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Hiking in Tiadaghton State Forest

Tiadaghton State Forest offers more than 600 miles of trails open for year-round hiking. Trails vary in difficulty from steep, rugged ascents, to gently rolling trails on plateaus, to the nearly flat grade of the Pine Creek Rail Trail.

Hikers should be prepared for the trails they intend to hike and plan accordingly. 

All Tiadaghton hiking trails are classified as State Forest Hiking Trails or local district trails. Local district trails are further classified as shared-use trails (blazed red or unblazed) or specific-use trails.

Specific-use trails may include, but are not limited to, local hiking trails (blazed yellow) and cross-country trails (blazed blue).

State Forest Hiking Trails

Black Forest Trail

The Black Forest Trail (PDF) is a 42-mile hiking trail utilizing old railroad grades, logging trails, and foot trails to traverse some of the most spectacular terrain in Pennsylvania. Portions of this trail follow foot paths originally constructed by the Civilian Conservation Corps in the 1930s.

Golden Eagle Trail

The Golden Eagle Trail (PDF) is a 9.2-mile loop constructed by DCNR’s Bureau of Forestry and the Waterdale Youth Group. Camping is prohibited on the Golden Eagle Trail.

Mid State Trail

Approximately 56 miles of the 327-mile Mid State Trail pass through the state forest.

Trail maps are available at the district office for the Black Forest and Golden Eagle trails. Maps for the Mid State Trail are available from the Mid State Trail Association.

Local District Trails

Popular local district trails for hiking include the Tiadaghton Trail, the Bob Webber Trail, parts of the Central Mountains Shared-Use Trail, and several cross-country ski trails.

Tiadaghton Trail

The Tiadaghton Trail (PDF), established by the Boy Scouts of Camp Kline, spans from Bonnell Flats to Boone Road and can connect to the Mid State Trail to form a 23-mile backpacking loop.

Additional side trails connecting to the Tiadaghton Trail at Bonnell Flats and Waterville are available for shorter hikes.

Eiger-Log Slide Loop Middle Hill-Wolf Path Trail

The Eiger-Log Slide Loop Middle Hill-Wolf Path (PDF) trail network originates at the Resource Management Center and also connects to the Tiadaghton Trail.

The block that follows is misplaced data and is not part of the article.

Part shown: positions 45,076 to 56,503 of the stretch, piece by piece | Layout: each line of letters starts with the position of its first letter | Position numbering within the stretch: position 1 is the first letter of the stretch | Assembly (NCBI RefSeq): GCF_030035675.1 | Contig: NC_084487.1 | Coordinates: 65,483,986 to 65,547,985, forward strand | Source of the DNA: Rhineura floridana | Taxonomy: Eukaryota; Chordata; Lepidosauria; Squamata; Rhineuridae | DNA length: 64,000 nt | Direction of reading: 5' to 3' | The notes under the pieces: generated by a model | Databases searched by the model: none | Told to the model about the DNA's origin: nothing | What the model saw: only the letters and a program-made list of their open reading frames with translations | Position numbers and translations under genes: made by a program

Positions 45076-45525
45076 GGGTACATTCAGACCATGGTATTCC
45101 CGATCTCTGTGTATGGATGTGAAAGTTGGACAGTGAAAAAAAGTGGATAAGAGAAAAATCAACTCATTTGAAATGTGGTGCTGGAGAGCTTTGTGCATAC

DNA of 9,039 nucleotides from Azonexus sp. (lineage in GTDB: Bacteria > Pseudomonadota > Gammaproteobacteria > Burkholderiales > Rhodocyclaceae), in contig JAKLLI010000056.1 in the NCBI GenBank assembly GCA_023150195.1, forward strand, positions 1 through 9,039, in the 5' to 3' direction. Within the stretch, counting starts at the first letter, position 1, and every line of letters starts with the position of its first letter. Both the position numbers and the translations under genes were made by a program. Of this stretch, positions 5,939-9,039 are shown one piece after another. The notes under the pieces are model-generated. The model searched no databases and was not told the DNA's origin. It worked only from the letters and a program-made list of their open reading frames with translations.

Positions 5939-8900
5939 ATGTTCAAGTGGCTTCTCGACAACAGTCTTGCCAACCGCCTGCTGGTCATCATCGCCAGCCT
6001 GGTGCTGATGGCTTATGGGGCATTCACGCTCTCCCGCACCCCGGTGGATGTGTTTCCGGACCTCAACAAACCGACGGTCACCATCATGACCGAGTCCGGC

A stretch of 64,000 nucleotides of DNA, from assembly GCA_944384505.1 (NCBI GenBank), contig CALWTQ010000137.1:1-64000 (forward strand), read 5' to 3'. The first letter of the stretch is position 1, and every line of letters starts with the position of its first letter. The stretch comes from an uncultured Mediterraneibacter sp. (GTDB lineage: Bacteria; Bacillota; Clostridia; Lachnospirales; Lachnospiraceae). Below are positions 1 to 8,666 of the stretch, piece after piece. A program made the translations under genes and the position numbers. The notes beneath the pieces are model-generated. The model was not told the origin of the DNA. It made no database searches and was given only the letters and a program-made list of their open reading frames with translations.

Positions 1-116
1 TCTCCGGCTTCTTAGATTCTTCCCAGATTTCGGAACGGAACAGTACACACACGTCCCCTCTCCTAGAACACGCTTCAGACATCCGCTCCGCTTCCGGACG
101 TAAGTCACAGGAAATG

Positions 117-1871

Bob Webber Trail

The Bob Webber Trail (PDF) is a 1.7-mile trail that dead ends at a beautiful vista overlooking the Raven’s Horn of the Golden Eagle Trail and the Pine Creek Valley. This trail is steep, and hikers should be prepared for an arduous ascent.

Central Mountains Shared-Use Trail

The Central Mountains Shared-Use Trail (PDF) offers many trails exploring the southern portion of the state forest. These trails connect to the Mid State Trail and the Bear Paw Ski Loop, and make great options for those seeking solitude.

Additional Trails

Tiadaghton State Forest also has nine designated ski trails popular with hikers looking for easier hiking trails or those looking to connect to other major trails.

The Bear Paw and Broken Tip trails are located south of U.S. 220, while the others are located north of Waterville along Route 44.

Ski trail distances range from 1.9 miles on the Pine Bog Loop to 13.2 miles on the Sentiero DiShay Trail.

Pine Creek Rail Trail

The Pine Creek Rail Trail, built on the abandoned railroad grade that parallels Pine Creek, extends 63 miles from Jersey Shore in Tiadaghton State Forest north to Wellsboro Junction in Tioga State Forest.

The trail is used primarily for bicycling, cross-country skiing, and walking.

Pine Creek Rail Trail Maps

Pine Creek Rail Trail -- Northern Section (PDF)

Pine Creek Rail Trail -- Southern Section (PDF)

Pine Creek Rail Trail Map and Brochure (PDF)

For more information about hiking trails in Tiadaghton State Forest, please contact the district office

For more online maps, please go to the Tiadaghton State Forest Maps.